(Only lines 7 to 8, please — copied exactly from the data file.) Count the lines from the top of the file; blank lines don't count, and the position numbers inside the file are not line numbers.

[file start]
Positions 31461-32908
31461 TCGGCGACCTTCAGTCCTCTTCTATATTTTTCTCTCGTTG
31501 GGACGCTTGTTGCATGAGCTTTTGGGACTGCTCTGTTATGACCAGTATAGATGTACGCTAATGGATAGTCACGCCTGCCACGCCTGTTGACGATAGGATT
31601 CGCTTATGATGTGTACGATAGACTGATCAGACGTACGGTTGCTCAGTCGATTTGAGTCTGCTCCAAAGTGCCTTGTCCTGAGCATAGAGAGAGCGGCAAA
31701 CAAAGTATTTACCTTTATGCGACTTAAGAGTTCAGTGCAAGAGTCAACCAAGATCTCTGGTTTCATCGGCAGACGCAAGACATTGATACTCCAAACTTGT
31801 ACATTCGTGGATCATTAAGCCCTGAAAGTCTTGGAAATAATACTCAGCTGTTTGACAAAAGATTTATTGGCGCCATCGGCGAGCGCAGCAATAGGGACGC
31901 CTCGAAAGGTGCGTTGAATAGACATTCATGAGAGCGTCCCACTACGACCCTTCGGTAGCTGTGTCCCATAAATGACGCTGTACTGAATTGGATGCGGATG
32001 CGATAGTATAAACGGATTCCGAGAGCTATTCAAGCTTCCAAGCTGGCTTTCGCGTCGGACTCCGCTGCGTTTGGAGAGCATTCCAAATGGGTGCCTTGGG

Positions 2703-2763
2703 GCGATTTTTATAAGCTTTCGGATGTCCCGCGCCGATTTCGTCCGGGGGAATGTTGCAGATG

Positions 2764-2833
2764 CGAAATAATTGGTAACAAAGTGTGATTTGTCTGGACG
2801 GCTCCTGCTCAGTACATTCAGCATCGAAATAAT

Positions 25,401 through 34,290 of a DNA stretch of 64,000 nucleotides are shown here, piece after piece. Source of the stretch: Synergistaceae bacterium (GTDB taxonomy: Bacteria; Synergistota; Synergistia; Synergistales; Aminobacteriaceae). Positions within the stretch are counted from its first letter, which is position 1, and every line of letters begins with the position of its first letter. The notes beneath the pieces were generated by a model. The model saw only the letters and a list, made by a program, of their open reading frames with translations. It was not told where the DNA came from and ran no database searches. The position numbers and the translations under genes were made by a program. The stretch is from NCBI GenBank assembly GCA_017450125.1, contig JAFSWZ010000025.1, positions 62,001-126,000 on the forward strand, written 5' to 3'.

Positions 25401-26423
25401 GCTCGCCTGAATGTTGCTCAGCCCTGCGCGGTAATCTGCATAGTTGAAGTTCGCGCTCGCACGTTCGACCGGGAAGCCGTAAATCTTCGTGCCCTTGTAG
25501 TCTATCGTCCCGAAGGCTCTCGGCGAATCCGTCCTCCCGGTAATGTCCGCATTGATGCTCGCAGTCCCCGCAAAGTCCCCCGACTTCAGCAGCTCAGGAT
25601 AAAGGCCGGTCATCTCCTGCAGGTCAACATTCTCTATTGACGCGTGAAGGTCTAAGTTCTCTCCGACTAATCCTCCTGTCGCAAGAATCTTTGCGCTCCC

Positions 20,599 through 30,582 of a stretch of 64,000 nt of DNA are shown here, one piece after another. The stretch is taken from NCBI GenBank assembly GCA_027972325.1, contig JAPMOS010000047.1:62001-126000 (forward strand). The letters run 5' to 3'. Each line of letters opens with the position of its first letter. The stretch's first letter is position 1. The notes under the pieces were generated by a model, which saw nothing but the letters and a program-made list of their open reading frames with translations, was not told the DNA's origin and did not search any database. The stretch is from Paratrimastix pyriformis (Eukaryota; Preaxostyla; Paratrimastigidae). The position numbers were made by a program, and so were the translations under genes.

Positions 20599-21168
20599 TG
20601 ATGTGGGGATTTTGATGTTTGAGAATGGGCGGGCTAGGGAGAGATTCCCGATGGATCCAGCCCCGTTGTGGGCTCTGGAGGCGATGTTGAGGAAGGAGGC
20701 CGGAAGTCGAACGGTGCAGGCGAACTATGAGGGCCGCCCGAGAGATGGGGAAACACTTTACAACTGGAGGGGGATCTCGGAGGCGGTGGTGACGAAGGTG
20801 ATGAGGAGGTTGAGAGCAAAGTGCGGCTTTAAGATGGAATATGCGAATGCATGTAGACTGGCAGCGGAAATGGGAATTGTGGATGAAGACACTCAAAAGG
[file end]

31901 CTCGAAAGGTGCGTTGAATAGACATTCATGAGAGCGTCCCACTACGACCCTTCGGTAGCTGTGTCCCATAAATGACGCTGTACTGAATTGGATGCGGATG
32001 CGATAGTATAAACGGATTCCGAGAGCTATTCAAGCTTCCAAGCTGGCTTTCGCGTCGGACTCCGCTGCGTTTGGAGAGCATTCCAAATGGGTGCCTTGGG